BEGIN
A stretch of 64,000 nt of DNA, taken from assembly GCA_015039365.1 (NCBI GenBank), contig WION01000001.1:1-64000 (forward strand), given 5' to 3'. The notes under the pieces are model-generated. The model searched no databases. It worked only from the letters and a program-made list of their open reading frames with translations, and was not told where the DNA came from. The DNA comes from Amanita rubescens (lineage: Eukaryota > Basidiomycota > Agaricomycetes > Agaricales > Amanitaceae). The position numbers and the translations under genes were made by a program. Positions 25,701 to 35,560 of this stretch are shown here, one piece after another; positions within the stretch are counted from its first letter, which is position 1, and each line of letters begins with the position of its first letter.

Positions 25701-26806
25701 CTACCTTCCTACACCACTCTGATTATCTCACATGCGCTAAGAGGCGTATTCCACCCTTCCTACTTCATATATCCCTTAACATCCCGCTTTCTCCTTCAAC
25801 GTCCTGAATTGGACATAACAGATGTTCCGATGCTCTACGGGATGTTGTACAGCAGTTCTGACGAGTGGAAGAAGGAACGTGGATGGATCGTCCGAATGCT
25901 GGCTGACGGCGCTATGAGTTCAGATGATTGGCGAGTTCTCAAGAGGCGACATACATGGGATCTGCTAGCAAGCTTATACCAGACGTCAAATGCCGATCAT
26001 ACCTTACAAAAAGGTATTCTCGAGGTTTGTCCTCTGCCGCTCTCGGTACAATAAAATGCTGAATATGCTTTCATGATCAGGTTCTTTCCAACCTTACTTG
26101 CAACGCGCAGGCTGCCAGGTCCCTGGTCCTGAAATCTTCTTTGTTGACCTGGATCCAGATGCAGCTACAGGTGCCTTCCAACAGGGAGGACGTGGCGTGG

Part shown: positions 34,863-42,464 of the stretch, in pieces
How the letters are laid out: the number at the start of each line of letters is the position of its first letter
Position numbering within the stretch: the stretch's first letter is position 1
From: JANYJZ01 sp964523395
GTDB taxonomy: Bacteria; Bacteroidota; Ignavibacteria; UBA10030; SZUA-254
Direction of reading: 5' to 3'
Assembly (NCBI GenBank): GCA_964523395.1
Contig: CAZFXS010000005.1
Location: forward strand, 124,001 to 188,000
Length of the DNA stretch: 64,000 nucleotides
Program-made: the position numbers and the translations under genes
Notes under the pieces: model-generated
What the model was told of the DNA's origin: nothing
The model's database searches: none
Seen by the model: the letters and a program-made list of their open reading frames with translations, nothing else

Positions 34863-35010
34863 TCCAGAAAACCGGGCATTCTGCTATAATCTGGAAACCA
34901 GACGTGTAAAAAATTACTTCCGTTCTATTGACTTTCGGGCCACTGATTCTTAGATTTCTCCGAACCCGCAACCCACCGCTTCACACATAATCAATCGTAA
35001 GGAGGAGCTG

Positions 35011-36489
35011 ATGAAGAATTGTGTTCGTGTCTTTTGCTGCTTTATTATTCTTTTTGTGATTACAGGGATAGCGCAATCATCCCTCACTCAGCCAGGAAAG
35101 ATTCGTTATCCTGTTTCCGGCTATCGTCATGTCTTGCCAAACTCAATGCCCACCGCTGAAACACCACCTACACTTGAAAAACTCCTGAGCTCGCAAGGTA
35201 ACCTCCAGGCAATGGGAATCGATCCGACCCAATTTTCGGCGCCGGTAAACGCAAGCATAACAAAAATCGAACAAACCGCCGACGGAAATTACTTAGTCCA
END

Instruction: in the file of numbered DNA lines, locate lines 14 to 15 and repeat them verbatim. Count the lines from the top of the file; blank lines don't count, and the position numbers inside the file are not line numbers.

Assembly (NCBI GenBank): GCA_964523395.1
Contig: CAZFXS010000005.1